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Updated May 5, 2006

Economy Class Syndrome News


5/6/06 No newsPeople are still suffering disability and death from blood clots but it isn't news. David Bloom' death in Iraq was due to a misdiagnosed blood clot, but was forgotten after a few days.

7/15/04 Successful treatment Dr. Richard Chang at NIH announces succesful completion of his first DVT protocol dissolving clots with t-PA. He is opening a new protocol using a lower dose of thrombolytic agent that he believes will be even safer and still effective. Treatment is free but must commence within fourteen days of the formation of the clot. Call 1-800-411-1222 or Dr. Horne at 301-496-6891 or Dr. R. Chang at 301-402-0256.

12/20/03 Compression stockings didn't help four of nine people who developed DVT. Rodney Hughes et al followed up on 878 long-distance air travelers finding five cases of deep vein thrombosis and four pulmonary embolisms. People with risk factors such as recent injury or surgery were excluded. See our Research page.

10/4/03 National Alliance for Thrombosis and Thrombophilia, NATT, is organizing itself. Centers for Disease Control, CDC, brought victims and survivors of victims of thromboembolism together with experts and organizers such as Line Robillard, former head of the World Hemophilia Foundation. They are defining objectives and first-year goals and making plans to achieve those goals.

9/22/03 Pinokinase, a new pharmacologic compound, effectively prevents blood clots during air travel. Gianni Belcaro's latest study published 9/03 in Angiology found that, in two groups of air travelers considered to be at risk for blood clots, one group taking Pinokinase developed no clots. The other group developed clots at about the usual rate for these studies, about 5% developing clots larger than .5 cm, large enough to be harmful.

Both groups had been advised to flex their legs frequently but this and other studies are suggesting that leg flexing alone is not a reliable way to avoid clots. Both groups were also advised to drink plenty of water, about one cup per hour.

8/28/03 Centers for Disease Control hosted a meeting of people who can organize a sustained anti-thrombosis campaign. Included were people whose lives were changed by thrombosis, such as Kathy Earley, who lost her daughter Jessica. Also included is a support team of experts such as Line Robillard, who ran the World Hemophilia Foundation.

7/10/03 The Economist,a respected British journal, reports on a new study in the South African Medical Journal finding no clots detectable by ultrasound after long flights. However, elevated D-dimer levels, an indicator of clotting activity, were found in 10% of test subjects. This is consistent with a study by Rodney Hughes in New Zealand finding elevated D-dimer levels in 12% of test subjects.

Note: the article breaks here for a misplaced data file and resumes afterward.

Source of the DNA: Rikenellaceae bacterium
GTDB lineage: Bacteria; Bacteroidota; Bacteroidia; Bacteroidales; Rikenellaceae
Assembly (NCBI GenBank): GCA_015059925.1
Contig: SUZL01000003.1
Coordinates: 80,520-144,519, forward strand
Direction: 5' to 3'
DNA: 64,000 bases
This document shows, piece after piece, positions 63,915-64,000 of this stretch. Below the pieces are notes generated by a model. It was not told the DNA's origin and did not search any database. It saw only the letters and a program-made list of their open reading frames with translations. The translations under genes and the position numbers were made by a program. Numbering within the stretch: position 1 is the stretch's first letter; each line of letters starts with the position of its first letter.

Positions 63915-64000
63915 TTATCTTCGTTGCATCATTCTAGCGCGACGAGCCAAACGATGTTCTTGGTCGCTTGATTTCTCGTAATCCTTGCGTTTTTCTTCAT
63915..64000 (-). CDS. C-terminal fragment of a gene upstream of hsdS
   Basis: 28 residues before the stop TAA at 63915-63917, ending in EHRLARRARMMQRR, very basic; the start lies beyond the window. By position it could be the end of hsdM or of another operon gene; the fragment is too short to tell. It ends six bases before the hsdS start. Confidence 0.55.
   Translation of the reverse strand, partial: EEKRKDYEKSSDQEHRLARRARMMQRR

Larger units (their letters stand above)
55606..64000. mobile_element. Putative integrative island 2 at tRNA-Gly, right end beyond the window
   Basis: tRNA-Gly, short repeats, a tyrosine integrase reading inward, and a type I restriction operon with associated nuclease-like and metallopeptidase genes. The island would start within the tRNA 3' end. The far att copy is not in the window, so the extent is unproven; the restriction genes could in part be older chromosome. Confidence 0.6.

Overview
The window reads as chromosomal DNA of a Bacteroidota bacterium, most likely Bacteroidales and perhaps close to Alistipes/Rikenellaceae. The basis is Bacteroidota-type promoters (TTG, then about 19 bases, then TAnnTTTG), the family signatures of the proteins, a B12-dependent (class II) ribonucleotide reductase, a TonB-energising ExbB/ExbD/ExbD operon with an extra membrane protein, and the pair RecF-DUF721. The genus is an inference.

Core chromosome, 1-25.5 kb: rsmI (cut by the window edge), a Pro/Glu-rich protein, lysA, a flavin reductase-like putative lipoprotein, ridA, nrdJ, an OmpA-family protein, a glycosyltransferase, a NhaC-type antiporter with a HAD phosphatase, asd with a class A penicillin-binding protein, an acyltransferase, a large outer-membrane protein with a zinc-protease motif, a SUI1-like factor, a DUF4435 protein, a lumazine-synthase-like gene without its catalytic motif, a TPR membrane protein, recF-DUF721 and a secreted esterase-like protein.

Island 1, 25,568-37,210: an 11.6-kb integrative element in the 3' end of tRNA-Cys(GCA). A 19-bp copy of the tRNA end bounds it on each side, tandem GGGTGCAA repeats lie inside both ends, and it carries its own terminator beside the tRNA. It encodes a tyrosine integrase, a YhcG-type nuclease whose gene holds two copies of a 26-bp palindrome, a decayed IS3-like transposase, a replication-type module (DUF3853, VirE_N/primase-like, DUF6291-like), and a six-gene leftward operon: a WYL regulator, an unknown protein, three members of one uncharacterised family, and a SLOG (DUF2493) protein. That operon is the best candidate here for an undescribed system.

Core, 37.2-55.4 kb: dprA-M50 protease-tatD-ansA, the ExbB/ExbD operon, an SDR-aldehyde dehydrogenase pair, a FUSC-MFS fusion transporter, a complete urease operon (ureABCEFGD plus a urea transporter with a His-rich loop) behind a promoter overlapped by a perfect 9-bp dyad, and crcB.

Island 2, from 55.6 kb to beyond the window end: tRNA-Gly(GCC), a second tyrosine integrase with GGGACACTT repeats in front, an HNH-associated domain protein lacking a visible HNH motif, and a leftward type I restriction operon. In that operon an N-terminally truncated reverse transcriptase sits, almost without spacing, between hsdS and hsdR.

6/28/03 The Lancet reports a study by Oxford University physiologists finding that coagulability does not rise in a hypobaric chamber simulating cabin altitude, contrary to several other studies.

4/7/03 David Bloom, 39, NBC reporter, dies in Iraq of pulmonary embolism: News reports say that he was complaining of calf pain for three days before his death. Anticoagulant treatment would have saved his life. We are looking for news whether, like many victims, he sought treatment unsuccessfully. One report says he was commuting weekly from the US to Iraq. If so, his flights are more likely the cause of the clot than his hours in the armored vehicle. Studies like Schobersberger's (below) show pro-clotting factors rising and anti-clotting factors falling during air travel, a dangerous combination.

4/2/03 UK Prosecution of Airline Executives: Investigators in the UK are preparing evidence for the Crown Prosecution Service to bring manslaughter charges for deaths of victims of economy class syndrome. Three cases are being investigated and eleven more expected shortly. Airline executives could face imprisonment and their companies unlimited fines. See 4/2 Independent story "Airlines may face charges over DVT deaths".

In the US, has asked for investigations by state attorneys general. US airlines are causing injury and death with statements asserting that blood clots are nothing to worry about. For example, Delta says: "These clots are not serious." (See Delta.) Certain state attorneys general are building files and/or committing to join if other states take action.

3/25/03 Wolfgang Schobersberger et al: A study of coagulation factors during a 9 hour flight found significant changes in blood chemistry. Coagulation involves a complicated interplay between factors that produce fibrin vs. factors that dissolve fibrin. In this study, Schobersberger et al found both increases in pro-clotting factors and decreases in anti-clotting factors. He found this in all of the test subjects, including 10 who were considered at moderate risk of clotting and 10 who had no known propensity for clotting. (See abstract at Thrombosis Research.) Dr. Schobersberger's research institute has been focusing on travel and liesure medicine and has published many studies on thromboembolism and related topics.